Coaches for life: Attitude helps reflect Oakland, Blackman leadership for football

Coaches for life: Attitude helps reflect Oakland, Blackman leadership for football


Coaches for life: Attitude helps reflect Oakland, Blackman leadership for football



Blackman football coach Philip Shadowens gathered his players around him as they pulled off their helmets and took a knee.

Practice on the field had just ended, and a film session was about to begin in a few minutes in the school’s football fieldhouse.

The fifth-year Blaze coach looked around at his team and began to preach to his team about themselves, tonight’s opponent Oakland and about life. All three aspects linked together.

When it comes to motivating football players, Shadowens may be considered one of the best coaches in the state. And it’s been proven on the field.

“He’s been in the county for a long time, and been very successful here,” Oakland coach Thomas McDaniel said. “I’ve always been curious because I don’t know why or how he’s always gotten his kids to buy into him and his coaches.

“There have been years when he’s won big games when he wasn’t really supposed to win. Whether it be 2006 when it was Smyrna and he beat Riverdale in the playoffs, or it be 2010 when (Blackman) beat us and we were undefeated. He’s got a way of getting kids to buy into what he wants them to do.”

Tonight, Shadowens and McDaniel will be on separate sidelines when fifth-ranked Blackman plays second-ranked Oakland at 7 p.m. today at Ray Hughes Stadium.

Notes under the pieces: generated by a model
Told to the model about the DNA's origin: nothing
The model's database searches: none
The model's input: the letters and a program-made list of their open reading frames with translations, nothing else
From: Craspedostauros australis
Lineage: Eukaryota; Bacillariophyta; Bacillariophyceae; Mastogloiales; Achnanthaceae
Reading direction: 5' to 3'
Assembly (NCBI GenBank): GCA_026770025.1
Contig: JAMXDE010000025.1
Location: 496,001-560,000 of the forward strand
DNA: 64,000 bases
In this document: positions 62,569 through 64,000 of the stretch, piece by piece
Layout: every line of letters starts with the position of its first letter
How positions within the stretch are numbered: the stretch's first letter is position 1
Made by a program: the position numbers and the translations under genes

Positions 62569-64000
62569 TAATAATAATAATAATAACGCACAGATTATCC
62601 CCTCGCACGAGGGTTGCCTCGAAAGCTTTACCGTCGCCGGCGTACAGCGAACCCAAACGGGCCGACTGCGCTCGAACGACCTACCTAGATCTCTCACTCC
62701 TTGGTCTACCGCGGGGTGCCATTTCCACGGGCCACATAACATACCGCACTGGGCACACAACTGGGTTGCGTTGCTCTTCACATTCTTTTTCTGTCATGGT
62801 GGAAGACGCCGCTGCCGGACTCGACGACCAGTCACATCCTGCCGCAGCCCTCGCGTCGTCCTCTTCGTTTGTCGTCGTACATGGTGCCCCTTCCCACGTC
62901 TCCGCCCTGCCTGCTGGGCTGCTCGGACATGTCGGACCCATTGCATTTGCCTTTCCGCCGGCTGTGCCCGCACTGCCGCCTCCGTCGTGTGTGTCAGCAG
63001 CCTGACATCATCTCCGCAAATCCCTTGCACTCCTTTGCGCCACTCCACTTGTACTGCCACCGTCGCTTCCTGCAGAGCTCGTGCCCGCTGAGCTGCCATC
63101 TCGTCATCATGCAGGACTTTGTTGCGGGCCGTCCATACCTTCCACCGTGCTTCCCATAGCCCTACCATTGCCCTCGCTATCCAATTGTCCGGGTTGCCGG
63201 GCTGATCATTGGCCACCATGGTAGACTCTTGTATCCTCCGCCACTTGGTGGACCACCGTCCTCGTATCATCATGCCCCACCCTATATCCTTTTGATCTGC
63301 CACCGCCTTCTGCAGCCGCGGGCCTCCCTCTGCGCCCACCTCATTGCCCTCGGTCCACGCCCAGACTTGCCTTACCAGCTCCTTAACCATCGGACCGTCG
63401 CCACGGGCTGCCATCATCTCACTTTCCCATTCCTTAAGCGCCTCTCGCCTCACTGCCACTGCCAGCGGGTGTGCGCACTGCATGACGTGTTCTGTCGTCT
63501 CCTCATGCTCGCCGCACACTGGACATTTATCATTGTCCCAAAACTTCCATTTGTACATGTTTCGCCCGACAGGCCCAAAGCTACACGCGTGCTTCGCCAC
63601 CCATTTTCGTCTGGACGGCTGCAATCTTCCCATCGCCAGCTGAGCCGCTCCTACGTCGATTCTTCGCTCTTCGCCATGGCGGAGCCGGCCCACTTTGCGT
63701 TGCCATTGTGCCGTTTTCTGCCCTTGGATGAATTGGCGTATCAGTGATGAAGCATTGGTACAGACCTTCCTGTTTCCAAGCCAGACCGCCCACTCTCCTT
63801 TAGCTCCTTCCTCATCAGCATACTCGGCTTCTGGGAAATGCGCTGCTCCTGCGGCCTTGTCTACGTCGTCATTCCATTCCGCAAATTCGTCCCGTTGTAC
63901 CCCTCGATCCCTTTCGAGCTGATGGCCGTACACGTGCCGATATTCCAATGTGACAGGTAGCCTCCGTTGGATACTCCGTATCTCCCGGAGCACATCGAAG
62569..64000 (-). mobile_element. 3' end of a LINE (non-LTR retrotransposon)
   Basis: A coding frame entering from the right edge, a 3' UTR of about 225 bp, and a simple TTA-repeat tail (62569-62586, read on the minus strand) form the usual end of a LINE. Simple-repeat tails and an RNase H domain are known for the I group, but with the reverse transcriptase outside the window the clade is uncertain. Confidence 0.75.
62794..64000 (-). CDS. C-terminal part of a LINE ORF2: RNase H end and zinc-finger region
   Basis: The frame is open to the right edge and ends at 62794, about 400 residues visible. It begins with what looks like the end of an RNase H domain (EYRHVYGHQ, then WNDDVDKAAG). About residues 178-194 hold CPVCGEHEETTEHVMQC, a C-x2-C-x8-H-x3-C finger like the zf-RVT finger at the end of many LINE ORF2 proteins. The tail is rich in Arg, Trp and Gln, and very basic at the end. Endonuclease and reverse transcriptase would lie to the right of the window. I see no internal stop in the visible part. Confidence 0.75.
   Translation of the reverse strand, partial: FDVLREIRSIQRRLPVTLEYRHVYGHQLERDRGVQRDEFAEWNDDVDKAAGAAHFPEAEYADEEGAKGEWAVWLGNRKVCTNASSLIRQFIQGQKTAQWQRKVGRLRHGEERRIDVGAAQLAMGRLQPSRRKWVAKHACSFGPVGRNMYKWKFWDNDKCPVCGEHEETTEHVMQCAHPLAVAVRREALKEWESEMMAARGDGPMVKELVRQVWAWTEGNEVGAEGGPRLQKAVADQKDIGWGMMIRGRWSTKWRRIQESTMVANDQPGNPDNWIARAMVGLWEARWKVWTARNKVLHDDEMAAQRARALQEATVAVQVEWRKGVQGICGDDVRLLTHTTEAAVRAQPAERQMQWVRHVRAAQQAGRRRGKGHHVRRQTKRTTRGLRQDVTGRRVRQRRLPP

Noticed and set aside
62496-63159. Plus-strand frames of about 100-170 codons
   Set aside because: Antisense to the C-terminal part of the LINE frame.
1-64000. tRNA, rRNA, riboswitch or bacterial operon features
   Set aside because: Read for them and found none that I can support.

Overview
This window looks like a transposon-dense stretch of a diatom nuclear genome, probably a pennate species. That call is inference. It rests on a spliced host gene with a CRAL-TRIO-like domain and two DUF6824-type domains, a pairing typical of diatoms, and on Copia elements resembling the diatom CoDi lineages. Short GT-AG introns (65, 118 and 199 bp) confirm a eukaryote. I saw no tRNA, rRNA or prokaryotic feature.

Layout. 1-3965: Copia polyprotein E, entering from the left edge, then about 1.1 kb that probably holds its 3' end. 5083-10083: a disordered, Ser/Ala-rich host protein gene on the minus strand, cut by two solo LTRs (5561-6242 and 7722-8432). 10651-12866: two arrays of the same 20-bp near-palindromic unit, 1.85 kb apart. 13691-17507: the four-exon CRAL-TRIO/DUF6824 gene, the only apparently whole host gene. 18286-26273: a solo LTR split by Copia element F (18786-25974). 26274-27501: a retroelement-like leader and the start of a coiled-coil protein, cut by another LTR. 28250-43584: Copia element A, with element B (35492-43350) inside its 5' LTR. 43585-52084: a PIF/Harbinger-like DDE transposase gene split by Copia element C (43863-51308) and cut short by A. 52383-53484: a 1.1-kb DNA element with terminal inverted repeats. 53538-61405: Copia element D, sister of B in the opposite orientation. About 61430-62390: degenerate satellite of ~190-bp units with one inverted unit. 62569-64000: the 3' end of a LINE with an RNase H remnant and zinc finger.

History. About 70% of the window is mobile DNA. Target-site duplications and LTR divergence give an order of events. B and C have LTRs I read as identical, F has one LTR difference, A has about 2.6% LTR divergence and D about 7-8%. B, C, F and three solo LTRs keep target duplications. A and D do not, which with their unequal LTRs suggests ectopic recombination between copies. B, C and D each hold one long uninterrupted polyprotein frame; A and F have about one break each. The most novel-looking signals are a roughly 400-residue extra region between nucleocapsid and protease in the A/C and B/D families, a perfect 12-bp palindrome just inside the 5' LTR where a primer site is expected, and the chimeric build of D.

Both have earned each other’s respect through the past few years of meeting on the field and talking off the field as coaching equals.

Shadowens won state championships at Smyrna in 2006 and 2007 before leaving the North Rutherford school. McDaniel won a state title in 2008 in his first season at Oakland.

“We probably have talked on the phone a lot more over the past couple years,” Shadowens admitted. “When it comes to (college) recruiting and what he does to get kids recruited. And we’re an advocate for each other’s kids when it comes to that.

“I have a lot of respect for how hard that program works, and how hard they play on Friday night. You can tell on video how they prepare. I’ve never seen Oakland not prepared.”

Both coaches know what to expect from their opponent. There will be few tricks on display.

“We’re never going to trick anybody,” said McDaniel, who coached against Shadowens when he was an assistant at Riverdale and Shadowens was Smyrna’s coach. “You pretty much know what you are going to get with Blackman.

“But that’s what makes it fun. They are going to do what they do. You know what to expect. That’s intrigued me about him because that’s how we try to do things.”

Both teams have taken on their respective coach’s personalities.

McDaniel is wired on the sidelines. He ran around the sideline during last week’s 35-0 win over rival Siegel like he had just consumed a can of Red Bull.

Shadowens, on the contrary, is more reserved. The former two-time state champion said he wants his team to have fun on the sideline.

“My personality first and foremost as a football coach is we’re going to have fun,” Shadowens said. “We’re going to prepare hard. We’re going to work really hard doing it. We’re going to accept every challenge and hit it head on. If you do that, you are going to win a lot of football games.”

And with that comes Shadowens’ post-practice speeches. Those close to him make a point to wander over to the team after practices to listen in. His wife, Laura Shadowens, doesn’t even know exactly what her husband will say.

That is because they are not prepped.

“My mom told me growing up I was either going to be a coach or a preacher,” Shadowens said. “I think I have the best of both worlds. I get to do both; I get to coach the game I love, and I get to preach to the kids not only about football, but about life and God.”


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